Intervention Through Diagnostic and Imaging Services
At Mountain Vista Medical Center in Mesa, AZ, we pride ourselves on state-of-the-art technology, including fully digital imaging and recording systems. This allows the physicians to have immediate access to the images and test results for faster diagnoses. It also gives the staff the ability to consult with other specialists from their home, office, or any other location. Having digital records means the information pertaining to you is accessible by every attending physician and nurse. Instant and accurate access, without having to read difficult handwriting, improves the quality and speed at which we can appropriately treat the whole patient. Using advanced diagnostic and imaging services in our Heart Care Center means faster diagnoses, faster treatments, and more peace of mind for our patients. Learn more about the tests that may be available to you at Mountain Vista Medical Center in Mesa, AZ:
- Arterial Color Flow Doppler
- Cardiac Catheterization
- Chest and Abdominal X-Rays
- Echocardiography (Heart, Neck, Abdomen)
- Electrocardiogram (ECG / EKG)
- Intracardiac/Intravascular Ultrasound
- Lab-Blood Tests
- Nuclear Cardiology
- Pacemaker and Defibrillator Checkup
- Stress or Treadmill Testing
A non-invasive and painless procedure, the arterial color flow Doppler allows your doctor to see images of the arteries. Water-soluble gel is put onto a small handheld device called a transducer. The gel allows the sound waves from the transducer to penetrate the tissue and transmit a clear picture of specifically targeted arteries. The sound waves are then converted into color, which creates an image of the blood flow in the artery. These images are recorded digitally and provided to your physician. The Doppler test can be used to help diagnose and monitor blood clots, arteriosclerosis, heart valve disease and aneurysms – to name just a few conditions.
Arteriography, sometimes also referred to as angiography, is a test used to help diagnose diseases of the blood vessels and heart. A small thin tube called a catheter is inserted into the artery in question either through the groin, arm or neck. A contrast dye is injected, and a series of digital x-rays are taken as the dye moves through the artery. This sequence of images can allow a physician to see if the artery is narrowed due to plaque build-up. This test is done with the patient conscious. Medication may be given to assist in relaxation and numb the site of catheter insertion.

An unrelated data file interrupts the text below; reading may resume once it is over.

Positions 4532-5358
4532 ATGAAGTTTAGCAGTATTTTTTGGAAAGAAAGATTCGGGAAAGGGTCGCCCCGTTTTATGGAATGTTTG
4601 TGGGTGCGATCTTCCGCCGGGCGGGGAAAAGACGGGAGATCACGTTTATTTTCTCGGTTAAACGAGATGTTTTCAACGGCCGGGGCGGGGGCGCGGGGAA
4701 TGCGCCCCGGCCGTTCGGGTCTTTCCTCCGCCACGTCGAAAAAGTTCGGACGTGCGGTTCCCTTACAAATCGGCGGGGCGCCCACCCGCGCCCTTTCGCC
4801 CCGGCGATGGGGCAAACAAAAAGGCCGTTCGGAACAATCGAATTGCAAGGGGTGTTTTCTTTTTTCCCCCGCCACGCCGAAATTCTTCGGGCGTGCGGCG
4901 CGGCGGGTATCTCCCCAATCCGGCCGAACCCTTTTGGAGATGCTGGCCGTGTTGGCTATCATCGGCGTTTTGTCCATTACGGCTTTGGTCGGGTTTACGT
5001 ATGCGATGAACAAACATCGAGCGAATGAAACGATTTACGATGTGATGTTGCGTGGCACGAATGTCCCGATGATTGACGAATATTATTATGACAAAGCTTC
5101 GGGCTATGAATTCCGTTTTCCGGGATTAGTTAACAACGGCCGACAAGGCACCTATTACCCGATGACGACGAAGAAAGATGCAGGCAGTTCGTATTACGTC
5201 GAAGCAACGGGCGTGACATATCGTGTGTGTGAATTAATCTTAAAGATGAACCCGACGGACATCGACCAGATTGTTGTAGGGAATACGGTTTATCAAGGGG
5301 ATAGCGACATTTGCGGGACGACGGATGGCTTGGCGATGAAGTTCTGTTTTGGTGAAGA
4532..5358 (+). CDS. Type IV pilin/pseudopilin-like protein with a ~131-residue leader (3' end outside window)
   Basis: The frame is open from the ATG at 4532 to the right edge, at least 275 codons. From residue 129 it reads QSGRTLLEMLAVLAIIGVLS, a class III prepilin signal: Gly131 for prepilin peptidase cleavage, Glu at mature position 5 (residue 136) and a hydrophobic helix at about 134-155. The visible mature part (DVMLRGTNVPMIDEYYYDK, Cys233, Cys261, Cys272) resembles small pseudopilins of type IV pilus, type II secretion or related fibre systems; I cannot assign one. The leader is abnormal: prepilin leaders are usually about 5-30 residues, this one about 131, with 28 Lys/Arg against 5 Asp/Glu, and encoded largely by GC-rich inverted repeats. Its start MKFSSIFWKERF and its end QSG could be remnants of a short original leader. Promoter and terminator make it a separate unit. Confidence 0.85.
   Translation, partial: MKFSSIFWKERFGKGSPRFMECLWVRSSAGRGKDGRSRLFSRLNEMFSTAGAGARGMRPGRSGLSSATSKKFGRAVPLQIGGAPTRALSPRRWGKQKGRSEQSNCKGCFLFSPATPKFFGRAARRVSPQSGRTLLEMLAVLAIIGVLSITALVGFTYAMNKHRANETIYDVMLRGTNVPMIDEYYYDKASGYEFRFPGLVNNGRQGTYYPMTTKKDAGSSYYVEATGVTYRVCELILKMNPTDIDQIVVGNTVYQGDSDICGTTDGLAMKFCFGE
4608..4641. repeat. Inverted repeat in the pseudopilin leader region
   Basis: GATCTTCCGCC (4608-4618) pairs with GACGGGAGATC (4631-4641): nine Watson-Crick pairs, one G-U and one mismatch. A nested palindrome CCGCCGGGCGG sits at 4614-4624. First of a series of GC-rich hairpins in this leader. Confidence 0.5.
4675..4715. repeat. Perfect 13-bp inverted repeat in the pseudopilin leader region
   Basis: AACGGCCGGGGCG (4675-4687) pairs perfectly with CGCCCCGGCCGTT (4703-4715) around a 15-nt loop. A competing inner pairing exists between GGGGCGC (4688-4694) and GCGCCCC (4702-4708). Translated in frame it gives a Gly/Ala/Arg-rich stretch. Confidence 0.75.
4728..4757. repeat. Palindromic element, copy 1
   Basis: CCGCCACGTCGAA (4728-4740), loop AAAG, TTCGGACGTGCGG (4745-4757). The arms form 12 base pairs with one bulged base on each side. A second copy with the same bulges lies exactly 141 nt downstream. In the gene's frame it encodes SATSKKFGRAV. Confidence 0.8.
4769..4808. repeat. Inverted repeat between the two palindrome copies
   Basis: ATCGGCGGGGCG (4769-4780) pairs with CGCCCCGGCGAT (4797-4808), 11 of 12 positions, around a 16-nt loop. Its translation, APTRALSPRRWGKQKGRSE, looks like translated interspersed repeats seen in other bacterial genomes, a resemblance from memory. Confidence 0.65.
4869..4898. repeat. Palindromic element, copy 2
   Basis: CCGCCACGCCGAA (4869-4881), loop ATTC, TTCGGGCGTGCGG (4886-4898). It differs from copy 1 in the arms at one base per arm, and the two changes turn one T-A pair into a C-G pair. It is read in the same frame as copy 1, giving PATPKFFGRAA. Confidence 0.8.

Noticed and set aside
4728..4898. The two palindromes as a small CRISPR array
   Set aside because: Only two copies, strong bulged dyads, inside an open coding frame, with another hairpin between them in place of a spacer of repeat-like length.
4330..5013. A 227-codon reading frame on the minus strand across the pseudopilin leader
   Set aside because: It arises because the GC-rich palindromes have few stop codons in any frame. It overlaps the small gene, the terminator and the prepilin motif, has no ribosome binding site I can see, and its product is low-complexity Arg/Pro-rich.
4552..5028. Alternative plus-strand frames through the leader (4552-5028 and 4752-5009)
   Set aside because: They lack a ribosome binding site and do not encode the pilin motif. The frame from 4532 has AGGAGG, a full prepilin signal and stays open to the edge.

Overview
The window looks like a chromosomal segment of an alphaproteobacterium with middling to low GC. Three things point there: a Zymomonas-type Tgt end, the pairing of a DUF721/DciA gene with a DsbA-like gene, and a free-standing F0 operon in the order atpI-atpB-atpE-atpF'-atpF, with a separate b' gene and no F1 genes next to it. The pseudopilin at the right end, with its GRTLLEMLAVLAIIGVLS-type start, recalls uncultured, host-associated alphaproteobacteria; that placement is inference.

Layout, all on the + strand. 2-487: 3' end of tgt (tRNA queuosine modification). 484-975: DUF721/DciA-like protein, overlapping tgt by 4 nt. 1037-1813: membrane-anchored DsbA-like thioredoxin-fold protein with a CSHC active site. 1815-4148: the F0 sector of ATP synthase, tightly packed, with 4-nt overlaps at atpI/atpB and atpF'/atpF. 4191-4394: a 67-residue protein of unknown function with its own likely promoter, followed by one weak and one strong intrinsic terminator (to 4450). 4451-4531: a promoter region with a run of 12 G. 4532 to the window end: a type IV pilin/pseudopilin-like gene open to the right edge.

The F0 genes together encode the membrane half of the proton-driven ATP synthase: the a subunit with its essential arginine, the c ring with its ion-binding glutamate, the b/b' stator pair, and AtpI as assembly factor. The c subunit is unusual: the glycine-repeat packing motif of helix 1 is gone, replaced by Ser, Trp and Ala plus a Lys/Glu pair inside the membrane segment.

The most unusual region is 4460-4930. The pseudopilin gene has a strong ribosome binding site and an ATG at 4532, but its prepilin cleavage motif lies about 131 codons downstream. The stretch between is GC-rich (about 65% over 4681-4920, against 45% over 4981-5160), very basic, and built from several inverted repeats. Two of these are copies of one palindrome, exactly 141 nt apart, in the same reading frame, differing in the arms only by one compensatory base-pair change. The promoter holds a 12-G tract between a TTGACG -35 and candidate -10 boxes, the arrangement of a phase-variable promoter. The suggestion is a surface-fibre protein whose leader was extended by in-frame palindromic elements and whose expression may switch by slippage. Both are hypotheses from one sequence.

While an arteriogram is one use of cardiac catheterization (or cardiac cath), there are other diagnostic processes that use cardiac catheterization. Cardiac cath can also be done to check the pressure in any or all of the four chambers of the heart, take blood samples from the heart to measure oxygen saturation, look for issues in the heart valves, and take a microscopic tissue sample known as a biopsy. In addition to being a useful diagnostic procedure, inserting a cardiac catheter can also be used as a treatment for heart disease. Very few approved patients have a negative reaction to this safe procedure. Patients typically remain conscious during catheterization. However, you may be given a relaxation medication, and the insertion site will be numbed to help minimize pain and discomfort.